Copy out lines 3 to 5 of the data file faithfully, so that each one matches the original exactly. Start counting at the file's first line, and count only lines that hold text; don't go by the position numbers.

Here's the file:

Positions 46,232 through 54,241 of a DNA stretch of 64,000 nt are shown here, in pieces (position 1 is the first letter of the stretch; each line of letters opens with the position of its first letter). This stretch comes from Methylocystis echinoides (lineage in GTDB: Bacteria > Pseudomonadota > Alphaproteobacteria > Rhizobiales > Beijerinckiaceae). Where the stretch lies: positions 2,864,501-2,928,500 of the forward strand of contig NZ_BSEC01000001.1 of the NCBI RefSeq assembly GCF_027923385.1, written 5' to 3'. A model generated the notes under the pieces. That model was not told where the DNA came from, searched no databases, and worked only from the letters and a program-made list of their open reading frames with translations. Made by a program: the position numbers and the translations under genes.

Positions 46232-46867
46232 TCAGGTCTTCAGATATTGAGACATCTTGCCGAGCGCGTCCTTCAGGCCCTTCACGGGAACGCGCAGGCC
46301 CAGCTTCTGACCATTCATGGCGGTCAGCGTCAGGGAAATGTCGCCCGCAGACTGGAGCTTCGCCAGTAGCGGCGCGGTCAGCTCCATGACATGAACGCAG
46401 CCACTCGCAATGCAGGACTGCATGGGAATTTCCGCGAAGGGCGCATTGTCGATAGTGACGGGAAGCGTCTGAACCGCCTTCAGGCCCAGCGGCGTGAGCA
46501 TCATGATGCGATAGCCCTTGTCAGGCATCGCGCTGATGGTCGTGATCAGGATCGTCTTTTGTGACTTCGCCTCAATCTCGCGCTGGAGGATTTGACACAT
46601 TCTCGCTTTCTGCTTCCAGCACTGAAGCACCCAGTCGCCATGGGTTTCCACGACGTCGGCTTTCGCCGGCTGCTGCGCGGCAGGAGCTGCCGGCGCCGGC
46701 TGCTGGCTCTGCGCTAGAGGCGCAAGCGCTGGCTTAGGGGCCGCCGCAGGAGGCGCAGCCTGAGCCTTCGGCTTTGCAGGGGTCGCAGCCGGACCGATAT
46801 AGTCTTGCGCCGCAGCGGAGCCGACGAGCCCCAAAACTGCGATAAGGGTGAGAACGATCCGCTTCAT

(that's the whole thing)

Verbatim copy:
46232 TCAGGTCTTCAGATATTGAGACATCTTGCCGAGCGCGTCCTTCAGGCCCTTCACGGGAACGCGCAGGCC
46301 CAGCTTCTGACCATTCATGGCGGTCAGCGTCAGGGAAATGTCGCCCGCAGACTGGAGCTTCGCCAGTAGCGGCGCGGTCAGCTCCATGACATGAACGCAG
46401 CCACTCGCAATGCAGGACTGCATGGGAATTTCCGCGAAGGGCGCATTGTCGATAGTGACGGGAAGCGTCTGAACCGCCTTCAGGCCCAGCGGCGTGAGCA